While gaming is a great way to experience huge narrative adventures that span worlds both real and fictional, sometimes it’s nice to just take a break for a while. Not every game needs to have the fate of the world hanging in the balance. Sometimes it’s nice to just sit back, relax, and hang out with some cute fluffsters. Pupperazzi offers that by the bucketload.
Not content to be leashed by weighty plots, complex characters and intricate gameplay mechanics, Pupperazzi is a game about taking pictures of dogs. That’s it. Throughout the game’s five levels (which you’ll be revisiting in multiple forms), you’ll explore, play dress up with the dozens of dogs you find on your travels, and take plenty of adorable pictures.
Along the way, you’ll complete requests such as “take a picture of this specific dog”, or “take a picture using a certain filter”, and doing so earns you followers and bones that can be used to upgrade your camera with new lenses, filters and features. You can also upload photos to doggy social media, where depending on what you’ve captured, you’ll appeal to different fan types, adding an extra layer of puzzle solving and discovery.
While your tools are pretty barebones at the start, you’ll be taking fish-eye lens shots with sepia filters before too long. By the end of the game, the amount of customisation you have when setting up a shot is pretty decent, with multiple filters and lenses to pick from, though some post shot editing would make for a neat additional touch. Just be careful if you go for a selfie though: turns out, you’re actually playing as a sentient camera with arms and legs, which is equal parts creepy and terrifying.
Existential camera based horror aside, the real stars of the show are the dogs, with dozens of breeds all waiting to be the focal point of your next great photo shoot. Pupperazzi gives you plenty of items to play with too, including food and toys that can hold the dog’s attention or even get them to stay still for a couple of seconds. You can even make the dogs dizzy by using the flash on your camera, or terrify them by turning on a roomba and dropping it close to some puppers, but why would you do that, you monster? Oh yeah, the game literally asks you to, but it’s fine. You’re also asked to throw the roomba in the trash later.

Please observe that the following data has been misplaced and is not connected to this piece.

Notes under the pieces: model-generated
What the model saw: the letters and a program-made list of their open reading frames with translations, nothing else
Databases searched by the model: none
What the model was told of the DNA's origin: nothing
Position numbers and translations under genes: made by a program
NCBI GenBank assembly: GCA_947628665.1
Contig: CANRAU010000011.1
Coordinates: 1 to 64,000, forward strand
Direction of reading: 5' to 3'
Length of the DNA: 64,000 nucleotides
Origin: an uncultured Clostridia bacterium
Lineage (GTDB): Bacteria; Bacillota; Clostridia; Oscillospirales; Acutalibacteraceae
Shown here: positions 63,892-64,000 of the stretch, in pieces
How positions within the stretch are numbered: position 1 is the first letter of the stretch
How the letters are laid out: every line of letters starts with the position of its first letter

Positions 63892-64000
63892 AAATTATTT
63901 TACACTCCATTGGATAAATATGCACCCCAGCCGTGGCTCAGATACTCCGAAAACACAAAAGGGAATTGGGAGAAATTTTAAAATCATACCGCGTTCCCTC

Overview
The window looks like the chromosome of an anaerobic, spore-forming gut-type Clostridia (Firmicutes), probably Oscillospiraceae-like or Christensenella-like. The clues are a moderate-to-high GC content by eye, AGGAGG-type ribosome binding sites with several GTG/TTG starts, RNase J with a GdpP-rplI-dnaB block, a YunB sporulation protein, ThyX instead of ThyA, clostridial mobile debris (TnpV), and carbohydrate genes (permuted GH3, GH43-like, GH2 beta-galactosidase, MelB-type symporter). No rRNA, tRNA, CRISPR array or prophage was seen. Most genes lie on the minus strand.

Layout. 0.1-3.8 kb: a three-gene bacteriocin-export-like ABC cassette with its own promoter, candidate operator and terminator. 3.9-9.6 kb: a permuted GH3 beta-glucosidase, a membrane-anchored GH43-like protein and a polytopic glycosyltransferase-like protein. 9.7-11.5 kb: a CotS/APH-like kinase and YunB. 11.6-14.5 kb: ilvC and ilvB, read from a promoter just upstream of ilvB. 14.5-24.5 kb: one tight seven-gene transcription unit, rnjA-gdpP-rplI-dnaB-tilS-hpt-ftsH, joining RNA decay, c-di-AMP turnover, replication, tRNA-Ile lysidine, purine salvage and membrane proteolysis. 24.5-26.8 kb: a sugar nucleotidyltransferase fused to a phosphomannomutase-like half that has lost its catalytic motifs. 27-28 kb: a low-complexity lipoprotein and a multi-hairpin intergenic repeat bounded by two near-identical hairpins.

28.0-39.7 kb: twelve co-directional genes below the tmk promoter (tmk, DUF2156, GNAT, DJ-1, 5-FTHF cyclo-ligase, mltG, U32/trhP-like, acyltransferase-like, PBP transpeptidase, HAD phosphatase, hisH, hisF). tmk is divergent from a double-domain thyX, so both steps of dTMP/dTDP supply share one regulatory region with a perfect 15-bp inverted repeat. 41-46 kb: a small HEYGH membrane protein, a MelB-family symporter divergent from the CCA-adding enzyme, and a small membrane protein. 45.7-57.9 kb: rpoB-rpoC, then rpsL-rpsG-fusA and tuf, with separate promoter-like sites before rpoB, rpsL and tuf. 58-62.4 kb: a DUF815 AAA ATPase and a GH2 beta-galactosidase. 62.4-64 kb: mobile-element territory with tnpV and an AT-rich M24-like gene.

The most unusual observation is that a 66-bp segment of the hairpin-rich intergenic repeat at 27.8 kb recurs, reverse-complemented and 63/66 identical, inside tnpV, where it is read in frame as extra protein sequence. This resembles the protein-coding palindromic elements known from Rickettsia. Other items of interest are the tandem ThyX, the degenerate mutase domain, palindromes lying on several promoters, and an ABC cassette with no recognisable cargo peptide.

Pupperazzi’s appeal is in the joy of discovery. While there’s only a handful of levels, and none of them are particularly big, there’s plenty of dogs to interact with and secrets to find. Every first you see is guaranteed to elicit some kind of “awwwww” or similar cute reaction, as you watch a dog trying to navigate city roads on a moped, or see a bulldog selling hot dogs next to a few more dogs chilling out near a waterfall.
Unfortunately, that appeal is a one-time deal. Once you’ve seen a dog riding a bike, you’ve seen them all. Still, it would seem that Sundae Month is well aware of how short-term the fun aspect of Pupperazzi is. There’s only so many photos of dogs you can take before you’re going through the motions, so you can mercifully roll credits on this game in about 3 hours. By that point, you’re probably going to be focusing more on fulfilling requests than soaking in the atmosphere, so there’s no worry of Pupperazzi wearing out its welcome.
However, there are a couple of bigger issues that can impede the fun. For one, fulfilling the requests thrown at you can often be a bit finicky. Despite having all the elements needed, sometimes one feature will be out of focus or too far away, yet the game gives you no feedback one way or the other. On top of that, switching between lenses and filters, at least when using a controller, doesn’t feel intuitive, as the menus feel troublesome to navigate at times. There’s also a couple of glitches to look out for, including one that managed to essentially corrupt my save file. Big fun.
While this might be a rare instance, it’s also seemingly possible to completely break your game. After finishing all the levels and main missions, the only task left was to complete the Puppypedia. Suddenly, the game crashed, but when I booted the game up, it would consistently crash on the main menu and return to the dashboard. The only solution to this was by using a second profile to load the game, then switch in the menu, but that messed up my save file by essentially corrupting my current Puppypedia entries. When I did complete the missing entries, the achievement unlocked, but for the second profile.
While the review build might be a bit more unstable than is preferable, Pupperazzi still manages to raise a smile whenever I think about it. Now, more than ever, there’s a place for delightfully adorable games like Pupperazzi, and I’m glad to see more of it, especially if it involves cute huskies wearing party hats.
A code for Pupperazzi on Xbox was provided by PR for the purposes of this review.
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Pupperazzi sells the fantasy of being surrounded by dozens of adorable good boys, while ensuring the gimmick doesn’t overstay its welcome.
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